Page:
To the editor: Gadgets are becoming more and more prevalent in our everyday lives. We cannot venture outdoors without seeing the masses face-deep into their smart devices oblivious to the outside surroundings. The new generation has become gadget dependent — change the passcode on the family Wi-Fi and witness your teenagers go into DEFCON 4! New mariners and vessel captains are relying on their most updated and advanced technological navigation equipment. How many neglect the paper chart?
Accidents involving collisions at sea, most of which are caused by human error, are due to erroneous navigation points. There are many factors, as in outdated software, un-calibrated or non-functional NAV equipment, etc. Relying solely on electronics is somewhat … dangerous.
In my time with Naval Special Warfare as a special warfare combat crewman (SWCC), I had the responsibility of being the navigator and the radio operator and the primary medic with also having to man the .50 caliber on the bow — this all on an 36-foot rigid-hull inflatable boat (RHIB). It was a lot of responsibilities on a small craft.
Anything that would assist me in my duties was welcomed, and having an onboard GPS system was a godsend — especially in racetrack mode. Albeit fairly new in 1999, the system had shown its reliability for the most part.
I am absolutely convinced that always having an accurate paper chart readily available will save time, cost and lives. Case in point was an operation I was a part of in 2000. Our mission was to put a platoon of SEALs on board a moving vessel in transit somewhere in the Indian Ocean at night (technically called a “hostile visit board search and seizure”). After the intelligence brief, I compiled all the necessary information and data I needed to create a plan of intended movement (PIM). First and foremost, the PIM had to be plotted on the correct paper chart with all the necessary research, Notice to Mariners, weather, etc. Then the data was entered into the GPS system, and we followed the course dictated by the onboard nav equipment.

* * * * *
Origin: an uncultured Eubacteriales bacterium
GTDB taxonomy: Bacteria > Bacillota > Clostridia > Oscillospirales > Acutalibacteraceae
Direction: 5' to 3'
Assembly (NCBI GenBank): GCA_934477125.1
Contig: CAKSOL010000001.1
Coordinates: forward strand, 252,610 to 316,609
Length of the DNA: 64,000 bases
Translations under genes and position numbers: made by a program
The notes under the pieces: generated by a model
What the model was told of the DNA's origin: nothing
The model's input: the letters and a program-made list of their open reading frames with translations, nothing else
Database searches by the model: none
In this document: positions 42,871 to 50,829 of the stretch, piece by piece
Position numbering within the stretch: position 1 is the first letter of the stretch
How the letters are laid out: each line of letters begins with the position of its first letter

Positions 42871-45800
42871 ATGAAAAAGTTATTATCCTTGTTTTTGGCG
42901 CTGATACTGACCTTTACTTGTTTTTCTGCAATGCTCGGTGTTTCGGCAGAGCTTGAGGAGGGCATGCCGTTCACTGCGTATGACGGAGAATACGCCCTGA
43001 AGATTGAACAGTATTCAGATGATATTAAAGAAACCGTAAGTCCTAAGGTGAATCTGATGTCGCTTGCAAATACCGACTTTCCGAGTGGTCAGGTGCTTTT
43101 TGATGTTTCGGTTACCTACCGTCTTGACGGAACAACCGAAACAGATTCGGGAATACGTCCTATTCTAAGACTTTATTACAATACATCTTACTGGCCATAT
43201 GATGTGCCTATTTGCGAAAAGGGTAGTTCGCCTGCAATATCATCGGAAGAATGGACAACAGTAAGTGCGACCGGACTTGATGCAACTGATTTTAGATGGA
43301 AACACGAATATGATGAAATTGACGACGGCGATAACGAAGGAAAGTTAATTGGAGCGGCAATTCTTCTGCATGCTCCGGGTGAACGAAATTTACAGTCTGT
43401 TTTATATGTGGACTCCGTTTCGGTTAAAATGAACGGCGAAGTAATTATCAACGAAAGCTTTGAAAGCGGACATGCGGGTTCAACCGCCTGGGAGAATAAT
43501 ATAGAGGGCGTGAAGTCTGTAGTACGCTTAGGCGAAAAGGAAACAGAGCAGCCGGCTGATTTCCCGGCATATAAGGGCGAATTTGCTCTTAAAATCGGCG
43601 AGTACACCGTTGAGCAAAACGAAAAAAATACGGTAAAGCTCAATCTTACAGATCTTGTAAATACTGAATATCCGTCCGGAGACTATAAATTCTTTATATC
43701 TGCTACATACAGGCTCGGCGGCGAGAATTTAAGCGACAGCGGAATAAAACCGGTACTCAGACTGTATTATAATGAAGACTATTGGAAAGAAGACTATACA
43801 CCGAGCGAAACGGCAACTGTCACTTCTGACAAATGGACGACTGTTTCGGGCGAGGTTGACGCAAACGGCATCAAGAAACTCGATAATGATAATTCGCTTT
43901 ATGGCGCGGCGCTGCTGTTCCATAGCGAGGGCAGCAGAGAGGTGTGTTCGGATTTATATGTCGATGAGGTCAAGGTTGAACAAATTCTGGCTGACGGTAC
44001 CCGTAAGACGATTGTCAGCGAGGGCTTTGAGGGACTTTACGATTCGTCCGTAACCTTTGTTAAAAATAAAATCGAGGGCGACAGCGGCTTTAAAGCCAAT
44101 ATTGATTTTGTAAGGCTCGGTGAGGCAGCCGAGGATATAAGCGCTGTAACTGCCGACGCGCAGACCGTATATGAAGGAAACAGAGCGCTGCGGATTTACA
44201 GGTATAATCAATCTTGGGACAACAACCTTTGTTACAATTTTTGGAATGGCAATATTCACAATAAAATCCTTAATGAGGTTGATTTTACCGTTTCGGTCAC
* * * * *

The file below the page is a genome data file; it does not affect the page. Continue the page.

About an hour and a half into our transit, I noticed my screen becoming dimmer. (We were a detachment of two RHIBs with a compliment of SEALs on our way to take down bad guys). I was about to tell the Officer in Charge (OIC) that we had a problem.
Using quick thinking, I quickly rebooted the system but to no avail. Next I did some troubleshooting to the best of my ability without having to come to a full stop. I informed the OIC of the issue and asked the second RHIB of his status; he replied that his nav system was nonfunctional as well; Mr. Murphy of Murphy’s Law was making himself at home. The OIC quickly asked the status of our situation and our intentions — having to tell a very determined SEAL that he may miss his target is something you do NOT want to do.
I had my paper chart readily available, so I told the OIC all was well. Using a red chemlight, my course was promptly noted and in need of an update. Using the “dirty boat guy” formula of 60 D Street, DR and old school navigatin’, my position was corrected. Using teamwork with the second RHIB and the platoon of SEALs, we managed to maintain our objective with an error of only a few hundred yards.
Without my chart, a very important mission would have failed. Lives would have been lost if we could not put those SEALs on board to thwart the shipment of dangerous cargo. The mission reaffirmed that electronics are a backup to your paper chart. As my Chief Petty Officer would constantly state, “I don’t care what that BLEEP BLEEP computer can do, ALWAYS have your chart! Use the BLEEP BLEEP computer to back up your chart! I’m not going to die by GPS.”
—Erek Sanchez is a former U.S. Navy SWCC who is currently employed in maritime security. He is working on establishing his own navigation and exploration company in Orange City, Fla.